Image Credit & Copyright: Travis Rector/University of Alaska Anchorage, H. Schweiker/WIYN & NOAO/AURA/NSF
Been a very busy week for me so my apologies on the slow rate of content but that being said this is still my 300th post of 2014 which is a milestone for me and this blogging stuff for a single year. Was hoping for one a day and there’s still time so we’ll see. Thanks for all the love and support everyone, you rock!
Like a mother holding up her newborn for pictures, reflection nebula NGC 1555 has seemingly opened her hand, revealing newborn star T Tauri to show it off to the universe and to also let it see the universe for the first time.
Truthfully, all personification aside that’s not too far from reality. What’s happening is that T Tauri, the reddish star partially shrouded in gas and dust hasn’t yet accreted enough material to where temperatures and pressures are high enough to spark nuclear fusion and render that star fully operational or main-sequence. Once that event takes place, the radiation and massive stellar winds immediately begin to clear out the surrounding area to include the thick cocoon of gas and dust that created it. For now, the energy we see in motion here is created by the continued effects of collapse and accretion.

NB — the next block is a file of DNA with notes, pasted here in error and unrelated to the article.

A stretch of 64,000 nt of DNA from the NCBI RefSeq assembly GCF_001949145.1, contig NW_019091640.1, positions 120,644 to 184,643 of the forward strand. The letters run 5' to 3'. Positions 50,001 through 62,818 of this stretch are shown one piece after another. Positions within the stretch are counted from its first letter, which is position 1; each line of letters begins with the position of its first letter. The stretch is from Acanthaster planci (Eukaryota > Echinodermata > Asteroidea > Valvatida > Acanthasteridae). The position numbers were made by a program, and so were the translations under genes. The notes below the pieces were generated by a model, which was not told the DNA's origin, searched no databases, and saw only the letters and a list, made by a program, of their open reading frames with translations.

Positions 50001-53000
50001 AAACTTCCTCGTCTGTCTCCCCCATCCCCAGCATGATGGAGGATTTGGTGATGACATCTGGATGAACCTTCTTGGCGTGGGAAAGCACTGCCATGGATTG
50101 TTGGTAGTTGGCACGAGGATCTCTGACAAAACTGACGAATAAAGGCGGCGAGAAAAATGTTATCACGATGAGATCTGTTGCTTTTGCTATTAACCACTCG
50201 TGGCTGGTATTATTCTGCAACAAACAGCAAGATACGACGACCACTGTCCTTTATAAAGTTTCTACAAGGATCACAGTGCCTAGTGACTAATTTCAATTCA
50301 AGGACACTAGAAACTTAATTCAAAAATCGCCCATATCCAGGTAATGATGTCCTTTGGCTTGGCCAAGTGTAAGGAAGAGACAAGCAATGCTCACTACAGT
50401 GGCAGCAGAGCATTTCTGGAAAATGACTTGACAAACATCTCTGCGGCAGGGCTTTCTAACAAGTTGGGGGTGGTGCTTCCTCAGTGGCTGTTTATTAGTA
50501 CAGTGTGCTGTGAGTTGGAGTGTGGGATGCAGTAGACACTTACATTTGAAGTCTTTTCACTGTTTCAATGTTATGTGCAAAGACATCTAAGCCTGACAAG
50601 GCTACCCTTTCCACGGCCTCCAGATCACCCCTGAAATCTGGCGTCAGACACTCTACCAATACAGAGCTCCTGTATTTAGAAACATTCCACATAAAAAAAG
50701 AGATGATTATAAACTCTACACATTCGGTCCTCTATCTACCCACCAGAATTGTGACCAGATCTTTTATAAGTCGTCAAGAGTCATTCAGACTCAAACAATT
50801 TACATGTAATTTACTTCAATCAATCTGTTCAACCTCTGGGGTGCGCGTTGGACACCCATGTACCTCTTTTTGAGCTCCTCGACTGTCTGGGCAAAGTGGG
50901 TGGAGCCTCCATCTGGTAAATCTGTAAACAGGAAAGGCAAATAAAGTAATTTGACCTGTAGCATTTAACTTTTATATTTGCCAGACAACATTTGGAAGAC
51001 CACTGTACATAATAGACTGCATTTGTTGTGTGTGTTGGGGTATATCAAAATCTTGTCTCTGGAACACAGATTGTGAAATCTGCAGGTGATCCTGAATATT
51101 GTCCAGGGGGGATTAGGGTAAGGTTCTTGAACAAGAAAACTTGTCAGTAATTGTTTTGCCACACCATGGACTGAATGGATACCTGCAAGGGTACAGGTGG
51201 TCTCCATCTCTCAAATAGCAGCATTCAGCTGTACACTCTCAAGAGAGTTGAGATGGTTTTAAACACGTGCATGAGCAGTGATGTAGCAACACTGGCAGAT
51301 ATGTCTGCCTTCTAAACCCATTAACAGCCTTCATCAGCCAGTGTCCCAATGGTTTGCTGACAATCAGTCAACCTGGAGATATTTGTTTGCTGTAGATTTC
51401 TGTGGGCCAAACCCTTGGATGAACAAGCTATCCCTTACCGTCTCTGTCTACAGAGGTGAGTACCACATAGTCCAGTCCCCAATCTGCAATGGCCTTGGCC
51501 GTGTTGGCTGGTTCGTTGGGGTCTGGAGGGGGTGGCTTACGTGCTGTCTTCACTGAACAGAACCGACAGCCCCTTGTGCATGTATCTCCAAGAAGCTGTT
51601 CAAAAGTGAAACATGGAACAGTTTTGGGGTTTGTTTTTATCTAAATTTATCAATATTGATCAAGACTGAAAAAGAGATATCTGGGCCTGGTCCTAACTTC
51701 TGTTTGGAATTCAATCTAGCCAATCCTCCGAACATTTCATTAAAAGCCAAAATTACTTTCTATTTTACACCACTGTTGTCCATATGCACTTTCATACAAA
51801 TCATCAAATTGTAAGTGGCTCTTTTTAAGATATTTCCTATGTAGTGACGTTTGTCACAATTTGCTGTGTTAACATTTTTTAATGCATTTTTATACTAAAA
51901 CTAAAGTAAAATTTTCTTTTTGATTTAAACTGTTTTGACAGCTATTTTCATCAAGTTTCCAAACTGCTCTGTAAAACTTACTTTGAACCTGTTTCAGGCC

There was also a nebula associated with this object. Observed in 1868 by Otto Wilhelm von Struve (yep the catalog guy) it was cataloged as NGC 1554 but later either vanished or wasn’t there at all. It would later become known as “Struve’s Lost Nebula.”
You may recognize T Tauri as an entire class of star and you would be correct. It’s the prototype and prominent member of the T Tau class of stars. These stars are pre-main sequence, variable newborns that have recently emerged from the shroud of material they were formed in. They are low mass stars that contain small amounts of lithium which by the time that the star goes main-sequence will have been destroyed.
These stars are usually accompanied by accretion disks which over time help the star continue to mature and likely leads to the formation of planets, asteroids, comets and eventually if they’re fortunate, life.
How does the accretion process of a star begin from a molecular cloud to begin with? Well, again just like real babies, it usually starts with some fireworks. Typically a nearby supernova occurs and when that happens, the resulting shockwave gives the local molecular cloud enough of a shove which then compresses the region in a process called Supernovae Induced Accretion.
NAME: T Tauri within reflection nebula NGC 1555 “Hind’s Variable Nebula.”
WHAT IS IT?: Newborn star and prototype of the T Tau class of variable stars.
HOW FAR AWAY IS IT?: Approximately 600 light years.
HOW BIG IS IT?: Less than 3 solar masses.
AGE?: Roughly 10 million years old.
DISCOVERER & DATE?: John Russell Hind in October of 1852.
APPARENT MAGNITUDE?: Variable from about 9.3 to 14.
WHERE IS IT? (General): Constellation Taurus near the Hyades open star cluster.
WHERE IS IT? (Exact RA/DEC J2000): RA 04h 21m 59.4s / DEC +19° 32′ 06.4”.
National Optical Astronomy Observatory (NOAO) page for this image: http://www.noao.edu/image_gallery/html/im1057.html
American Association of Variable Star Observers (AAVSO) page for this object: http://www.aavso.org/vsots_ttau